I have corrected the bit which said air at sea level contains 20.5% oxygen by dry weight. First of all, the concept of weighing air is a bit pointless as the only way of doing this meaningfully would be to liquify huge volumes of gas. Secondly, the concept of partial pressure is related to the 'concentration', more usefully, the proportion of gasses in relation to the total mixture, not the total weight. So, for a 1:1 mixture of xenon and hydrogen - two gasses with a huge difference in molecular weights - at a pressure of 100kPa, the partial pressures for both gasses are 50kPa. Mark ong 11:41, 11 October 2006 (BST)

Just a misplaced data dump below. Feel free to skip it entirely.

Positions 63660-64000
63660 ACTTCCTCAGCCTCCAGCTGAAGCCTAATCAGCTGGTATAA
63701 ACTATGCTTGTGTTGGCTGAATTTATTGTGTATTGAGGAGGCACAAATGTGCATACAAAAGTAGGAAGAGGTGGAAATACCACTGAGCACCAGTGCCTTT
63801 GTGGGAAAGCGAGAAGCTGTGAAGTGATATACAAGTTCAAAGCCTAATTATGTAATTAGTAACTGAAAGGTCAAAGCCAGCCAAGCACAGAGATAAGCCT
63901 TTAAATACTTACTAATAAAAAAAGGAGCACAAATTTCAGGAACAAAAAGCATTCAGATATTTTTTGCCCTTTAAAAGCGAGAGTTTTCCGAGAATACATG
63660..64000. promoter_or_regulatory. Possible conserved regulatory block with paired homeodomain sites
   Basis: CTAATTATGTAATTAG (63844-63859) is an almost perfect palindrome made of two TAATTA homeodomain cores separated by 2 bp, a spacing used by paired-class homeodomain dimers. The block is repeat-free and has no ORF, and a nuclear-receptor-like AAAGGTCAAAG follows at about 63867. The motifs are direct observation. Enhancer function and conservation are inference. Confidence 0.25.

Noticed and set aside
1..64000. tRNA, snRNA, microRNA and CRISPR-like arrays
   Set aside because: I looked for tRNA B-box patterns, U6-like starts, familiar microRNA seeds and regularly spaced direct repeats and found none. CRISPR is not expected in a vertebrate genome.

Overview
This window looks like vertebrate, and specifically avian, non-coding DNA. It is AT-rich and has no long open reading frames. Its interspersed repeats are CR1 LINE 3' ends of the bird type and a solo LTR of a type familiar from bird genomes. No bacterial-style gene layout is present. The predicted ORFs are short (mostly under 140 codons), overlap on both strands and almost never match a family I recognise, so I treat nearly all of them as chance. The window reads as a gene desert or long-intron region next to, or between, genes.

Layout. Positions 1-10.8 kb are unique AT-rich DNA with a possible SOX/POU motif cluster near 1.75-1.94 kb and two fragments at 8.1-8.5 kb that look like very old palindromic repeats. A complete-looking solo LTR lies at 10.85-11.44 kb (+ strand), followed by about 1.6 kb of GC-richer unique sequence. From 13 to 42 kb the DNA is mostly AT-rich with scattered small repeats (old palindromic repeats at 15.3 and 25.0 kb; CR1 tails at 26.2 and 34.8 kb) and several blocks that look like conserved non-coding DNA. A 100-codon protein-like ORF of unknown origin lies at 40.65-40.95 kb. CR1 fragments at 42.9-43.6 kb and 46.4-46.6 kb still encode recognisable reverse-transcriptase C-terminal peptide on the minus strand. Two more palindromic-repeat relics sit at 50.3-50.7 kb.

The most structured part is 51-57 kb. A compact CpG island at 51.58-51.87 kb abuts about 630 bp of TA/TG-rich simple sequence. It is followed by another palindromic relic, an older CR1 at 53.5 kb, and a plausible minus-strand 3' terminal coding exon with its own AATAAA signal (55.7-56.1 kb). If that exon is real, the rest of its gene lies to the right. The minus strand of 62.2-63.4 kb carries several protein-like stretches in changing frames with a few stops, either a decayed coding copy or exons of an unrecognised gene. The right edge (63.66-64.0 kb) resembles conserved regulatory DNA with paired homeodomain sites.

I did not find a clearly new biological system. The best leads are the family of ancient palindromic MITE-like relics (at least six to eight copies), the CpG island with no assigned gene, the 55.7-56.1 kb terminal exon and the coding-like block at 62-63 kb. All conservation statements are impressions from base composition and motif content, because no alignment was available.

- Yes, dry air, volume. "Composition" leaves it hanging a little though. Weighing air isn't that difficult, you can feel the difference between a cylinder that is full and one that is empty, although it is much easier to work out the volume remaining by measuring the pressure than the weight. Midgley 17:33, 11 October 2006 (BST)
Although a cylinder of gas is pressurised and therefore liquid rather than gaseous and so the Gas Laws don't apply? Mark ong
Flying while pregnant
Discussed in DNUK http://www.doctors.net.uk/Forum/viewPost.aspx?forum_id=12&post_id=2442161 with several links mentioned.
SIze of the probem?
514 emergency calls made by UK airlines in 2007 due to medical emergencies. Midgley 23:15, 9 April 2008 (BST)